European stock futures edge lower; U.K. GDP grows slightly more than expected By Investing.com



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Investing.com – European stock markets are expected to open lower Friday, with investors digesting fresh U.K. growth data, while the rise in U.S. inflation has done little to improve sentiment.

At 02:00 ET (06:00 GMT), the contract in Germany traded 0.4% lower, in France dropped 0.5% and the contract in the U.K. fell 0.2%.

The main European indices recorded strong gains on Thursday, but are likely to hand back some of these advances as the week nears its end and investors digest the latest U.S. inflation data.

Although the grew as expected in July from the prior month, boosting expectations that the Federal Reserve will keep rates unchanged in September, it remained substantially above the central bank’s medium-term target, implying rate cuts are still some way off.

U.K. GDP shows little growth

While the Fed could pause next month, the is seen continuing to tighten monetary policy with among the highest in the developed world.

That said, U.K. rose slightly more than expected in the second quarter, climbing 0.2% on the quarter and 0.4% on an annual basis, rising 0.5% in June alone.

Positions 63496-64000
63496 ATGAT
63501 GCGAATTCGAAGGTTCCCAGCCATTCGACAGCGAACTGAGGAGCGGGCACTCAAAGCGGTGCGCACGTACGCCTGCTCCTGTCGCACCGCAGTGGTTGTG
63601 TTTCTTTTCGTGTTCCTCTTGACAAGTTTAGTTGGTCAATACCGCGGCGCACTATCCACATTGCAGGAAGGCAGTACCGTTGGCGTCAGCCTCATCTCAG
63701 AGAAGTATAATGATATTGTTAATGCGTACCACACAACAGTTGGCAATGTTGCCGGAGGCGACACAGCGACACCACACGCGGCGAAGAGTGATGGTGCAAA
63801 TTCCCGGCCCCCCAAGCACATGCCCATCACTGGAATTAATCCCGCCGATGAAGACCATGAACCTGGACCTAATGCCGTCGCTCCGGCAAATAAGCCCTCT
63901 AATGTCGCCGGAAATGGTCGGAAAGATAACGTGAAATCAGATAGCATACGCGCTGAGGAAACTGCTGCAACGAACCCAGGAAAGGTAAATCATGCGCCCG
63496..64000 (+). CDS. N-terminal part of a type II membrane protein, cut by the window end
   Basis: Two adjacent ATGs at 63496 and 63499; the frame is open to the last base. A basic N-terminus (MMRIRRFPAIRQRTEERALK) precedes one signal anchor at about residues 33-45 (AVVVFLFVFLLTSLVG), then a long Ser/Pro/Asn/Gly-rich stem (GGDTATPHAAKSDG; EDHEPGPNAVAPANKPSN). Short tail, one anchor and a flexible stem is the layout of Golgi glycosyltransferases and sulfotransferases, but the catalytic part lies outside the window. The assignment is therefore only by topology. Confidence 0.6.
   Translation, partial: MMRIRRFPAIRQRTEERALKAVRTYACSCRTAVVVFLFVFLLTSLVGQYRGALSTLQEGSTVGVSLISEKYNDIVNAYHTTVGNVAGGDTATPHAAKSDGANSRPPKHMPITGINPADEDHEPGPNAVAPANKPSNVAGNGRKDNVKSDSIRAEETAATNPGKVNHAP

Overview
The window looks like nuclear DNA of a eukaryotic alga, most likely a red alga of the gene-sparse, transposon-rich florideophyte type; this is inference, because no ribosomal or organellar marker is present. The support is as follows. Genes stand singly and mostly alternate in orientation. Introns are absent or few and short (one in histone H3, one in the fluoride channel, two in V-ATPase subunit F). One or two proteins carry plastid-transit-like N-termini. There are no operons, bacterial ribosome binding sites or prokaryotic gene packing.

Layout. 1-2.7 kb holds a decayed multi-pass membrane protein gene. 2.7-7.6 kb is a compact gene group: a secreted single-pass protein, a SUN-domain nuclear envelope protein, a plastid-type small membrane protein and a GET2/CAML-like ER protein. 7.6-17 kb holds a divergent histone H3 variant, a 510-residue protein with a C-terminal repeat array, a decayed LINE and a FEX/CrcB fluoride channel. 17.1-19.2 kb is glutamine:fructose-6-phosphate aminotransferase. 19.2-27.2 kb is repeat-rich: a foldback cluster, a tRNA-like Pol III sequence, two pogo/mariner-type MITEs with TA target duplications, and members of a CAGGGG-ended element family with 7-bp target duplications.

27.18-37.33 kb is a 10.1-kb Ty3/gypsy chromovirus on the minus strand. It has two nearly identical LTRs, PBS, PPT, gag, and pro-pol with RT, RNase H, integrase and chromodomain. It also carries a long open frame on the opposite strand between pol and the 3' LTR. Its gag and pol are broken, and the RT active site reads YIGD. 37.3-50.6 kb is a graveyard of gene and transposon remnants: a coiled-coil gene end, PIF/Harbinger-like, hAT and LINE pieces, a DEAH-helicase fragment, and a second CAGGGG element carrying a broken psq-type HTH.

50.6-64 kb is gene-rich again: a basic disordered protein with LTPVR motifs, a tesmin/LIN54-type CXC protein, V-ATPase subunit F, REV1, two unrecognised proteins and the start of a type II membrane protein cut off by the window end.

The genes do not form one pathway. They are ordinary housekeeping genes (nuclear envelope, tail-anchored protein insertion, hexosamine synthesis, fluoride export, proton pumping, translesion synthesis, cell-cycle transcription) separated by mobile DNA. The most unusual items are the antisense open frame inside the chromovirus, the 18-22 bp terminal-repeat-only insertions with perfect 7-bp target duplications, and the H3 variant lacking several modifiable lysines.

Elsewhere, the rose to 7.2% in the second quarter, up from 7.1% the prior quarter, while and inflation numbers for July are due later in the session.

Across the pond, Fed policymakers will have another inflation reading to digest in the form of the , as well as data.

UBS terminates Credit Suisse takeover backstop

The quarterly earnings season is starting to ease down, with a few tier-one companies scheduled to report earnings Friday.

Switzerland’s biggest lender UBS (SIX:) said Friday it will not need to take advantage of the Swiss government’s over $10 billion backstop agreed as part of the state-sponsored takeover of Credit Suisse.

Crude largely flat; OPEC retains oil demand growth forecasts

Oil prices steadied Friday, with traders trying to digest U.S. inflation data, concerns about a stuttering economic recovery in China, the world’s largest oil importer, as well as optimistic demand forecasts from OPEC.

Thursday’s U.S. CPI release saw the climbing, hurting the crude market as it makes the commodity more expensive for buyers holding foreign currencies.

Growing concerns over China’s economy also weighed on oil markets, but this was counterbalanced by the Organization of the Petroleum Exporting Countries confirming on Thursday that it still expects world oil demand to rise by 2.25 million barrels per day in 2024, compared with growth of 2.44 million barrels per day this year.

By 02:00 ET, the futures traded 0.1% lower at $82.76 a barrel, while the contract dropped 0.1% to $86.30. 

Additionally, fell 0.1% to $1,947.65/oz, while traded 0.1% higher at 1.0993.


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